It is sad indeed. While I am not an OA member, I've seen some outstanding OA Tap outs. They were very respectful and awesome to watch. Closing campfire at our favorite summer camp was run by the OA. I'll be really sad if that changes this summer.

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11 hours ago, LeCastor said:

Given that this change from OA regalia to no OA regalia is likely a done deal, what suggestions do you all have for making an impressive AoL ceremony for the Webelos crossing over?

Damifino

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10 hours ago, LeCastor said:

Our Lodge Advisor attended an event at Philmont Training Center last fall and it was mentioned that, henceforth, OA chapters are NOT to conduct Arrow of Light ceremonies in Native American regalia.  (As a member of the ceremonies team in my youth Lodge, I was always encouraged to call it "regalia" and never a "costume."  Not knocking anyone on the Forum--just an FYI from my Chapter Advisor.)  This doesn't mean that Arrowmen cannot conduct an AoL ceremony out of regalia.  No, it wouldn't have the same effect but would still be impressive to the Webelos in that they see older Boy Scouts in uniform with bright white sashes welcoming them to Boy Scouting.

Over the years, I have kept somewhat close tabs on how the Order of the Arrow is viewed by various Native American nations.  Some support the OA and others don't.  There have been lawsuits filed against the BSA by various nations, so moving forward the OA will have to be cautious about how ceremonies in NA regalia are depicted in various media.  My understanding is that there shouldn't be any published photographs of Arrowmen in regalia whatsoever.  (In theory, no Ordeal, Brotherhood, or Vigil ceremonies should be videotaped or photographed anyway...)

Interesting since our Lodge posts pictures and videos of the dances online and has invited local media a few times. (This the dance portion and not the ceremonies).

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7 hours ago, Back Pack said:

I wonder if Germans get offended at the cultural appropriation that happens every October or the Irish every March. Have yet to hear them complain or the appropriation stop. 

My father had many Irish relatives (one was an IRA member and was banned from the house) and they WERE offended by the stereotypical drunkfest. But they got over it...just assumed folks were ignorant and jealous because they were not born Irish.

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2 hours ago, Tampa Turtle said:

My father had many Irish relatives (one was an IRA member and was banned from the house) and they WERE offended by the stereotypical drunkfest. But they got over it...just assumed folks were ignorant and jealous because they were not born Irish.

My point. :) They got over it and kept their indignation to themselves. My German grandparents are the same way about the appropriation Oktoberfest.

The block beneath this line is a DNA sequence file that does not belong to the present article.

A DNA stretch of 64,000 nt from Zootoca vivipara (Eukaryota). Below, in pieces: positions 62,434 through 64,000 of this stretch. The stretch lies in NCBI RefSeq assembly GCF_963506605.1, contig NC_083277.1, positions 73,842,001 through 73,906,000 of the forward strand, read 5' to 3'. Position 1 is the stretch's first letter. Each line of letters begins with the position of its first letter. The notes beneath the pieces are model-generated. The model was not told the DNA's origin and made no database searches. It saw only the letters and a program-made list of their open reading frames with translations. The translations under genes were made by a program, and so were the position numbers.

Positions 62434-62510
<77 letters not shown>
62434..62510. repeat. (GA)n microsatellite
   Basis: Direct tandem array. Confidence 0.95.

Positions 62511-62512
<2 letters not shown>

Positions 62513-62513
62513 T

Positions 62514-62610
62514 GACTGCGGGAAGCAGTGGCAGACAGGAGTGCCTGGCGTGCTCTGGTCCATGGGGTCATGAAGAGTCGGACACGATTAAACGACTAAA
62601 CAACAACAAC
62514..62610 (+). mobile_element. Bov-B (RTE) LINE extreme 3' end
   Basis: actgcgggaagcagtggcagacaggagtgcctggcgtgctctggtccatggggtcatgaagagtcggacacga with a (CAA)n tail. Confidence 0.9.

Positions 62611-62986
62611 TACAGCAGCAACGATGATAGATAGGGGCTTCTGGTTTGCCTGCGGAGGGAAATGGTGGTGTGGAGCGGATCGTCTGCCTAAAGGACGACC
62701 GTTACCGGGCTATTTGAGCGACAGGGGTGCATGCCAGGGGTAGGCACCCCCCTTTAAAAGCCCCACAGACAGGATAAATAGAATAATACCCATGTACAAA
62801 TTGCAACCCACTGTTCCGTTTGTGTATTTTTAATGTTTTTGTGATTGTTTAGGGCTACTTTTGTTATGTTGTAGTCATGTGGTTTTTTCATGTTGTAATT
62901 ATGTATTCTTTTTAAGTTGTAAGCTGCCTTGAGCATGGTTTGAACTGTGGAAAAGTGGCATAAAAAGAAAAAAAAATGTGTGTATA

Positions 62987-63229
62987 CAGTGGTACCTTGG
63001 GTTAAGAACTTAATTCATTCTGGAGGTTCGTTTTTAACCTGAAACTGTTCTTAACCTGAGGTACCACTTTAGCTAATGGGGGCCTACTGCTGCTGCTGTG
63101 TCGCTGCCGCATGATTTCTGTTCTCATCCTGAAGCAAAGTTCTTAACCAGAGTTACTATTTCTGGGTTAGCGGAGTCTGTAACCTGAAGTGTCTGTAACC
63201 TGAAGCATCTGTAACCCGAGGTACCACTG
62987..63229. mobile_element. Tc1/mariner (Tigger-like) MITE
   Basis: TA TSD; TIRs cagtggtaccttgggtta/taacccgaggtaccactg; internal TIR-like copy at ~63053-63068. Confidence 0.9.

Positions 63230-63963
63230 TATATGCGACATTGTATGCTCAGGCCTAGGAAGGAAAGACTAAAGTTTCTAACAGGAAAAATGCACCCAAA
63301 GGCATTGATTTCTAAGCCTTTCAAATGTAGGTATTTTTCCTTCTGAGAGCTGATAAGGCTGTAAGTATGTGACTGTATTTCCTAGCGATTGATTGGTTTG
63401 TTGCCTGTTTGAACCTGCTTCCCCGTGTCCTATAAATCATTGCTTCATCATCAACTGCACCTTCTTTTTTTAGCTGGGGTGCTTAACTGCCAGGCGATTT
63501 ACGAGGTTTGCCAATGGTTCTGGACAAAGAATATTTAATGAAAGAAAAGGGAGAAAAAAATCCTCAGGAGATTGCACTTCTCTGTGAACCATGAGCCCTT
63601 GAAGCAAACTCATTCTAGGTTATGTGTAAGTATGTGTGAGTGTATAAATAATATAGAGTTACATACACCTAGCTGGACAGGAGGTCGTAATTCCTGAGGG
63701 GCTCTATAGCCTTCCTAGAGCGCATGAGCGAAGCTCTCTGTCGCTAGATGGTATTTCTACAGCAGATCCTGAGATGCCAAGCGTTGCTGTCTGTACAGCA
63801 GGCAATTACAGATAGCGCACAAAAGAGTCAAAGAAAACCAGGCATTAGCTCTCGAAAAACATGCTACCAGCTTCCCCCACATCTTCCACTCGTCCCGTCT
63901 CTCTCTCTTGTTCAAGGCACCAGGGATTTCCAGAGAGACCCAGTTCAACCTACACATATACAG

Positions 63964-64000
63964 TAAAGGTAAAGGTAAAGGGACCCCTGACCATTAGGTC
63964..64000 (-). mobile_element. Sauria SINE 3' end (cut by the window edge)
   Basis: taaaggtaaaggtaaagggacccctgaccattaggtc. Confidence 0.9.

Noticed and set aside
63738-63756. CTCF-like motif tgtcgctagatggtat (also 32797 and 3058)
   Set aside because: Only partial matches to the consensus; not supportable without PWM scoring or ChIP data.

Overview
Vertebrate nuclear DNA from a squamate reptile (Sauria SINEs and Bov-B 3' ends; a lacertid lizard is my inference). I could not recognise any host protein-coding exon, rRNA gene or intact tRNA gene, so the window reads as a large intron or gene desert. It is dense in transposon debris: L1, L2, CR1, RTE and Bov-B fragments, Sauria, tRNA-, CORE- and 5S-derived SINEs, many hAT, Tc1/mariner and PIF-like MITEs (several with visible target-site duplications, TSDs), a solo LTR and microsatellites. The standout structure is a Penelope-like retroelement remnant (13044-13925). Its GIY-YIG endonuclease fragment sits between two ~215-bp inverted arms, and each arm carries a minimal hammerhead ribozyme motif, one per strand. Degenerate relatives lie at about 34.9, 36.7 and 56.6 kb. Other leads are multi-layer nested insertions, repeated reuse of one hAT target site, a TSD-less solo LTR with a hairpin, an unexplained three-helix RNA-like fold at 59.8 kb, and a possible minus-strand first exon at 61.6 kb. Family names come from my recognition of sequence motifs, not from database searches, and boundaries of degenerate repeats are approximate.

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23 hours ago, LeCastor said:

Given that this change from OA regalia to no OA regalia is likely a done deal, what suggestions do you all have for making an impressive AoL ceremony for the Webelos crossing over?

I'm sad if this is true, but can understand it.

I was never an OA member.  So while the ceremony is impressive, I don't have an emotional attachment to it.

I think my instinct would be to capture the themes and pagentry of the current ceremony, but remove the Native American imagery.

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I am in the OA and personally, the real meanings of OA don't have to be tied to regalia and ceremonies.  There are loads of ceremony themes that could be adopted and be awesome.  The ceremonies and regalia doesn't define my heart for service and brotherhood. 

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11 hours ago, mashmaster said:

I am in the OA and personally, the real meanings of OA don't have to be tied to regalia and ceremonies.  There are loads of ceremony themes that could be adopted and be awesome.  The ceremonies and regalia doesn't define my heart for service and brotherhood. 

But who are you going to offend? That’s the question. Somebody is going to get offended about something so why bother. Unless you pick a groups that’s not going to complain about the use of their culture. 

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1 hour ago, Back Pack said:

But who are you going to offend? That’s the question. Somebody is going to get offended about something so why bother. Unless you pick a groups that’s not going to complain about the use of their culture. 

Why do we have to pretend to be anyone else?  That is the question.  Does it make the experience better if we dress up as someone else?